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Market Briefing: Post-Powell Reaction Continues to Lift the Dollar

Risk-sensitive assets are tumbling and the trade-weighted dollar is pushing toward last month’s peak in the wake of Jerome Powell’s “higher for longer” message on Friday. In an elegantly brief and blunt speech at Jackson Hole, the Federal Reserve Chair said “restoring price stability will likely require maintaining a restrictive policy stance for some time,” warning this would “bring some pain to households and businesses,” while acknowledging that the “historical record cautions strongly against prematurely loosening policy”.

After a summer slumber, bears are reawakening. Equity futures are pointing to another day of selling, the ten-year Treasury yield is nudging 3.1 percent, and raw materials prices are weaker as investors grapple with a Fed that says it plans to raise rates into a slowdown. The yen is flirting with the 1.40 mark and the major commodity-linked currencies are all trading on the defensive.

But longer-term investors remain unconvinced. Powell’s comments were widely seen as rebutting premature talk of a policy “pivot”, yet eurodollar futures still show cuts beginning in mid-2023 – suggesting participants believe the central bank will follow a decades-old pattern, reversing course when the economy slows and labour market conditions worsen. It might walk like a hawk and talk like a hawk, but it’s still a duck.

The euro jumped toward parity after Germany said it would reach its October natural gas storage goals by early September. Benchmark Dutch gas futures plunged more than 20 percent this morning when Minister for Economic Affairs Robert Habeck issued a statement saying that the country would reach 85 percent capacity in its storage facilities a month earlier than planned, reducing the likelihood of an energy crisis this winter.

But euro-area inflation probably edged up in August. Data out on Wednesday is expected to show prices rising 9 percent year-over-year, up from 8.9 percent in the prior month as a historic rise in energy costs lifted headline and core measures alike.

And European natural gas markets remain in a state of tumult. The Nord Stream 1 pipeline is scheduled for three days of maintenance beginning on Wednesday, and energy traders fear Russia intends to reduce flows thereafter – putting more pressure on already-strained supplies. Daily price changes continue to exceed the absolute levels that prevailed prior to this year’s events.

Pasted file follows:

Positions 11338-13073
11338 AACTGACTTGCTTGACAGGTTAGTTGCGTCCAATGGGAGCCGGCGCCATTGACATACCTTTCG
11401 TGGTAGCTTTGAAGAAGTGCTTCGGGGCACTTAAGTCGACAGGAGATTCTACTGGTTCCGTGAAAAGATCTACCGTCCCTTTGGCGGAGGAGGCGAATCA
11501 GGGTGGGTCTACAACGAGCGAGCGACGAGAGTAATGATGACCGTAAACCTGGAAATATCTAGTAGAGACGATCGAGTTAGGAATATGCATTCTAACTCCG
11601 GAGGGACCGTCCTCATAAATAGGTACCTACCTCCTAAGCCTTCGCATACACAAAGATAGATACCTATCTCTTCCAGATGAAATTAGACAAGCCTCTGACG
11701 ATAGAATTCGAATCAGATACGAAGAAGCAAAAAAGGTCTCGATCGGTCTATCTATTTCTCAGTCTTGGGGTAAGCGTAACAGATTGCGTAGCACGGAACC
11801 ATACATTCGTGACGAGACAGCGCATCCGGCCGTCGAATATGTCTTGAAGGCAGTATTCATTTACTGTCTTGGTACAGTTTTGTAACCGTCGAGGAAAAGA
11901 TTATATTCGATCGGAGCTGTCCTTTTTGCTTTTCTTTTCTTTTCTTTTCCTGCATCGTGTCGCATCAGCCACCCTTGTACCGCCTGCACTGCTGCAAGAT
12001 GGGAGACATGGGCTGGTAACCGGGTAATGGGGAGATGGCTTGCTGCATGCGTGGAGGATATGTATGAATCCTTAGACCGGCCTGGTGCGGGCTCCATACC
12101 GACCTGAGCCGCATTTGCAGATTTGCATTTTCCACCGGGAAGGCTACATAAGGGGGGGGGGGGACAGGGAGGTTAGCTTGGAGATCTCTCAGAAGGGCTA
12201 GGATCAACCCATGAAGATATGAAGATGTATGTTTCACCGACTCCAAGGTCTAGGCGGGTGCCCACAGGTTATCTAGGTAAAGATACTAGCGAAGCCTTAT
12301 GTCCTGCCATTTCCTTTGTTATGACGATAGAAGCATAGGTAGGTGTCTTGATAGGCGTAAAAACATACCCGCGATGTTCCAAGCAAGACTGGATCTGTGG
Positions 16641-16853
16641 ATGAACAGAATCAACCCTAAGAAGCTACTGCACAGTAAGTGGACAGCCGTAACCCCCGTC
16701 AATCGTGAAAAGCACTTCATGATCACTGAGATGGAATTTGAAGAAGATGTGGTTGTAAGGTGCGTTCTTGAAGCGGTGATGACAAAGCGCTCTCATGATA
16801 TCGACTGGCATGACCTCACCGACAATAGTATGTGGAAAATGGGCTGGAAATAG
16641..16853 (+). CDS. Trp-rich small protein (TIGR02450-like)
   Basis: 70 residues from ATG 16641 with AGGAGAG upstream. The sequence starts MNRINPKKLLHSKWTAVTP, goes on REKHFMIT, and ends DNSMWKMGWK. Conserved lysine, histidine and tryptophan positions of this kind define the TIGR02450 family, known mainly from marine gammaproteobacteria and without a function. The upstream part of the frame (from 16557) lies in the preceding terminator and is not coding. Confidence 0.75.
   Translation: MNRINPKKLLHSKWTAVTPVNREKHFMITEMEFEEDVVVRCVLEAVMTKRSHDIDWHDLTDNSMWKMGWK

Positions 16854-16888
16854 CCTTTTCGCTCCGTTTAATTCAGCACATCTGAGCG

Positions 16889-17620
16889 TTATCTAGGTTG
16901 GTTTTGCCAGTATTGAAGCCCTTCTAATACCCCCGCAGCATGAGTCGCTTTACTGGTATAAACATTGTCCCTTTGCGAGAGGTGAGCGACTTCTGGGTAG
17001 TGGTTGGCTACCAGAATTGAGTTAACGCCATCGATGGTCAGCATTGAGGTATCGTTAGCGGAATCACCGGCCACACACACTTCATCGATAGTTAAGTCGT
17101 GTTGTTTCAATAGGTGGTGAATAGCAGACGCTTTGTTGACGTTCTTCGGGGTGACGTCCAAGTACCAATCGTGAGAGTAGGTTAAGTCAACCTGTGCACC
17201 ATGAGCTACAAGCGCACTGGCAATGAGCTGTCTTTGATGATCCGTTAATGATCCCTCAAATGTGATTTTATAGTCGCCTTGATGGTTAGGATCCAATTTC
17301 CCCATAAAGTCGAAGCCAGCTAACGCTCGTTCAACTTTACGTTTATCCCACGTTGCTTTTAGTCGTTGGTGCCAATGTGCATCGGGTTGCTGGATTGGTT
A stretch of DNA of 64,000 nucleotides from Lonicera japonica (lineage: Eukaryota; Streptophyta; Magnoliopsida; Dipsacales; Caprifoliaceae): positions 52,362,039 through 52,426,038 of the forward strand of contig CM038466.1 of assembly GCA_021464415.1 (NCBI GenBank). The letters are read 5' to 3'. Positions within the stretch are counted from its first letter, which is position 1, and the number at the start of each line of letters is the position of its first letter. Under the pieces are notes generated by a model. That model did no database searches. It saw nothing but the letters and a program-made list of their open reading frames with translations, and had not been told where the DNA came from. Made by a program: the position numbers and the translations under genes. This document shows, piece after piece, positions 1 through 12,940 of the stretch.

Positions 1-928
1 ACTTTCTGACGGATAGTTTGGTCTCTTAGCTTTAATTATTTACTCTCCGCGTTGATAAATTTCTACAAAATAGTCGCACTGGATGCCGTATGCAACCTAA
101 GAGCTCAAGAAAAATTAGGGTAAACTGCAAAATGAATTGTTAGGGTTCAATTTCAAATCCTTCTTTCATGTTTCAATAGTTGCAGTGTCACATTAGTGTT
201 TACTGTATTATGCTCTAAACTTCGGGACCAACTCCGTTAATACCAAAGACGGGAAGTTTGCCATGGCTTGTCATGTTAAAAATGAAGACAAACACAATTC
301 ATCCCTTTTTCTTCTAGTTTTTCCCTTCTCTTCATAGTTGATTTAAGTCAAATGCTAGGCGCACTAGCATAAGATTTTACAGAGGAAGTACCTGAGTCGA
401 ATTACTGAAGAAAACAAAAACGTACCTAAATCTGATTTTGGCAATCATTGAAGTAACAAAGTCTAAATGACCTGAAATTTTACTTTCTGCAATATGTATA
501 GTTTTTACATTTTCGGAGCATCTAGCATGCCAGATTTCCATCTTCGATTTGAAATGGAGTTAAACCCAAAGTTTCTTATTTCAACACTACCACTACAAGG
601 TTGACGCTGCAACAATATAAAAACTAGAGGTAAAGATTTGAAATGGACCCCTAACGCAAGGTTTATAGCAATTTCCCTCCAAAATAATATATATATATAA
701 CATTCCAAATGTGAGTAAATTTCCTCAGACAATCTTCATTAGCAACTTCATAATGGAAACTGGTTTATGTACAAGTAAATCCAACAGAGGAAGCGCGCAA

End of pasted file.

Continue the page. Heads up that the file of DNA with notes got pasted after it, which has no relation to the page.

The Chinese yuan fell to a new two-year low, even as authorities appeared to slow-walk the currency’s decline. The central bank set its daily reference rate for the renminbi at a stronger-than-expected level after the dollar exchange rate briefly dropped through 6.73 last night as the greenback powered higher and investors bet on worsening domestic fundamentals. A raft of purchasing manager indices, due on Wednesday, are likely to illustrate lacklustre consumer demand and softening exports as COVID-zero policies, a property slowdown, and shifting Western consumption patterns combine to weaken the economy.

Today’s data cupboard is bare. Tomorrow’s Conference Board consumer confidence number—not typically a market mover—could trigger some volatility if it surprises on the downside. Later that afternoon, a speech from the New York Fed’s typically-dovish John Williams could help soften some of Powell’s words on Friday, but we wouldn’t bet on it.

Friday’s non-farm payrolls number could clear the way for a three-quarter-point rate hike in September. Economists think the US created another 290,000 jobs in August, and the unemployment rate is seen falling to 3.4 percent—the lowest since 1968–as the Fed’s monetary tightening campaign seemingly fails to make a dent in historically-tight labour markets. A miss to the downside might reawaken fears of a slowdown; while a print above the 350,000 mark would lift odds on a jumbo-sized move to near-certain levels.

Karl Schamotta, Chief Market Strategist

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Higher for (even) longer